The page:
FEEELING GREAT: Sleep less and feel much better

Too much sleep can leave you groggy
Too much sleep can leave you groggy
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Believe it or not - most people spend too much time in bed. And even more people make the mistake of thinking that more time in bed equals more energy and feeling ready for the day.

Now I know getting out of bed can be tough - the alarm goes off and for a moment and you just want to stay wrapped up in bed, warm and cosy, wishing you didn’t have to move, hitting the snooze button for ‘just 10 more minutes’.

Some days might be different, but doesn’t the day nearly always start off on a bad note? Especially when the last thing you want to do is get out from under the covers, and then spend the little time you have rushing around to get ready.

But here’s why most people struggle on a morning and lose the ‘bedroom battle’ - A lack of vitamin D (sunlight), eating a balanced diet plus spending extra time on the sofa every evening, with a lack of exercise…

Which leads to the big mistake of thinking that the answer to more energy, is spending more time asleep.

That’s rarely the case.

Unless there’s an underlying medical condition, you’re a new mum, or suffer from extreme sleep deprivation.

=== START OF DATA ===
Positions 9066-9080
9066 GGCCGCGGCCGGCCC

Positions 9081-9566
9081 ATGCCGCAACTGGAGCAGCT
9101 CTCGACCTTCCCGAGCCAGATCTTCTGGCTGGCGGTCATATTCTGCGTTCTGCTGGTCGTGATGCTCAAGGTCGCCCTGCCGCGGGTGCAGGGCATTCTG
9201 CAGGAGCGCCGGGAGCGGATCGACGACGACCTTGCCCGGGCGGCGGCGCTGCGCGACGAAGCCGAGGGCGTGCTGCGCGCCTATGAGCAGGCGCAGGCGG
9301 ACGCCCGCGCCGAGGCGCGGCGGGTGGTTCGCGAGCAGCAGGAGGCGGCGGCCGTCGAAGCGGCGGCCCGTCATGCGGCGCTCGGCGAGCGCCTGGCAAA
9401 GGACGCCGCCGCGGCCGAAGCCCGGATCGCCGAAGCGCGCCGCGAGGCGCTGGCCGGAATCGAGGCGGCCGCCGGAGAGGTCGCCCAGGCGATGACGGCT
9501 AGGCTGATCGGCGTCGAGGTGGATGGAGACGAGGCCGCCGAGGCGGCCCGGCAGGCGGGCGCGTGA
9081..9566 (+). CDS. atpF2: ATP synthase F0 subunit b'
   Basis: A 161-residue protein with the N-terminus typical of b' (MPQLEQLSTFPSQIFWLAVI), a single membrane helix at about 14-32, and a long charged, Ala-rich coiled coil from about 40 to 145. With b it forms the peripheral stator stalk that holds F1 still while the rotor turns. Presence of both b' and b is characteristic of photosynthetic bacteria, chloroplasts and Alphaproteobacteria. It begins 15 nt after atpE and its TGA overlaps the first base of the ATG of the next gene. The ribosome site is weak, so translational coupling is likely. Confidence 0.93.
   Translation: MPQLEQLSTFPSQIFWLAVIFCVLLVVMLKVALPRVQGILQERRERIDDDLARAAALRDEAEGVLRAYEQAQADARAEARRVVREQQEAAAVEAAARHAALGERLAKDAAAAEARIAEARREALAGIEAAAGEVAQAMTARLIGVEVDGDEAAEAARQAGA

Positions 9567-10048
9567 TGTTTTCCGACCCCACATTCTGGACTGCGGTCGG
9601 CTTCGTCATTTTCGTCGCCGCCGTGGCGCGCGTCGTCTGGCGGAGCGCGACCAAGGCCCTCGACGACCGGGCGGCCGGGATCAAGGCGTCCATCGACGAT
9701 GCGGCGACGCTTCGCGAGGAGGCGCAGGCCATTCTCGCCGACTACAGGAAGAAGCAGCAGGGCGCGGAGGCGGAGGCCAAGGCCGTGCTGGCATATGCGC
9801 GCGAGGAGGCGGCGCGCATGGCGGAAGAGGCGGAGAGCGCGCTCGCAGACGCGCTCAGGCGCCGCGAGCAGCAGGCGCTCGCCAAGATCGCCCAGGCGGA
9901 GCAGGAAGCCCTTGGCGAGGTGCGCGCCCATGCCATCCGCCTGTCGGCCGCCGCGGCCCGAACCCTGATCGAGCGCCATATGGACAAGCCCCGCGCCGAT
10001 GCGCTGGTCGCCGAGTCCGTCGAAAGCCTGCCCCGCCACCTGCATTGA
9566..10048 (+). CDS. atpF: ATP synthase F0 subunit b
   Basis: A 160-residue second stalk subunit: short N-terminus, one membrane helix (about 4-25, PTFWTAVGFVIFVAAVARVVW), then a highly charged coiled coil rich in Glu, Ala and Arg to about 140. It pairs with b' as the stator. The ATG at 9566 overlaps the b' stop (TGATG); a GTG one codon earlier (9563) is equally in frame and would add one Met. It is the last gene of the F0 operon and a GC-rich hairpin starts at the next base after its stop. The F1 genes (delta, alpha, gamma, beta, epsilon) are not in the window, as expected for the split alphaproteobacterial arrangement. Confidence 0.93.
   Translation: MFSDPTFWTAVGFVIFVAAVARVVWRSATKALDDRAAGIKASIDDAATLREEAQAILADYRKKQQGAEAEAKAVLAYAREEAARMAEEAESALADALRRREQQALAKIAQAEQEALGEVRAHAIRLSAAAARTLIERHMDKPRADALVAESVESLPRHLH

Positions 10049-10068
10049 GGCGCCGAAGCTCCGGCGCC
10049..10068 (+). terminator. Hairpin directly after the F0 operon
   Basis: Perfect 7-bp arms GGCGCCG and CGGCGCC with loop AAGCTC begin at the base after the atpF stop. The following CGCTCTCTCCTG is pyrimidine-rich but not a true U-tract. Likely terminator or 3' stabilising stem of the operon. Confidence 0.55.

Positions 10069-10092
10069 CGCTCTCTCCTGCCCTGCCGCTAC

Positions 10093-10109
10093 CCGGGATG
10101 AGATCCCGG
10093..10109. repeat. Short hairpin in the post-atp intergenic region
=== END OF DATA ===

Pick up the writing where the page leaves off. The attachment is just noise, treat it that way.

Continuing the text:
The reality is that more sleep doesn’t equal more energy. It actually makes you feel more tired.

Here’s some natural ways which can help you wake up of a morning - and there’s no coffee in sight.

Find the light - Melatonin is a hormone produced by your brain and regulates your sleep. When it’s dark your body produces more melatonin making you sleepy. When it’s light, the production of melatonin drops.

If you struggle to wake up, open your curtains to let the light in.

Keep hydrated - your body is made up of 60% water, but when you sleep you sweat, breathe and don’t drink for hours - which dehydrates you.

Before you go to bed place a glass of water beside you and down it as soon as you wake up.

Start the day with a healthy breakfast - it’s been proven that people feel more alert after eating breakfast first thing in the morning.

If you have a breakfast packed full of natural carbohydrates, fats and protein, alertness lasts longer throughout the morning. A favourite of mine is scrambled eggs on brown toast and a glass of orange juice.

Listen to music - music has the ability to release feel-good chemicals throughout your body.

Get active - this one probably sounds obvious but getting up to do something active in the morning gets your blood pumping and releases your feel-good chemicals.

To sum it up - when it comes to sleep, less is more.

On average you need 6-7 hours sleep each night, if you’re currently getting 9 or more, granted, any attempt to switch to less will leave you feeling groggy. But only at first. If you stick at it for about 30 days, it’ll eventually become a habit that leaves you feeling great with MORE energy. And not only that, but you’ll also have MORE time in your life!

Rising earlier could help you to exercise more and give you time to plan and enjoy your day ahead, and even get the housework done in peace if you wanted!

If you manage to make this a healthy habit by climbing out of bed just ONE hour earlier each morning you will find spare time equivalent to an entire week in your life, every month.

For more help on ways to wake up early, and secrets to keeping active and live life free from painkillers, check out my book ‘The Healthy Habit’: www.thehealthyhabitbook.com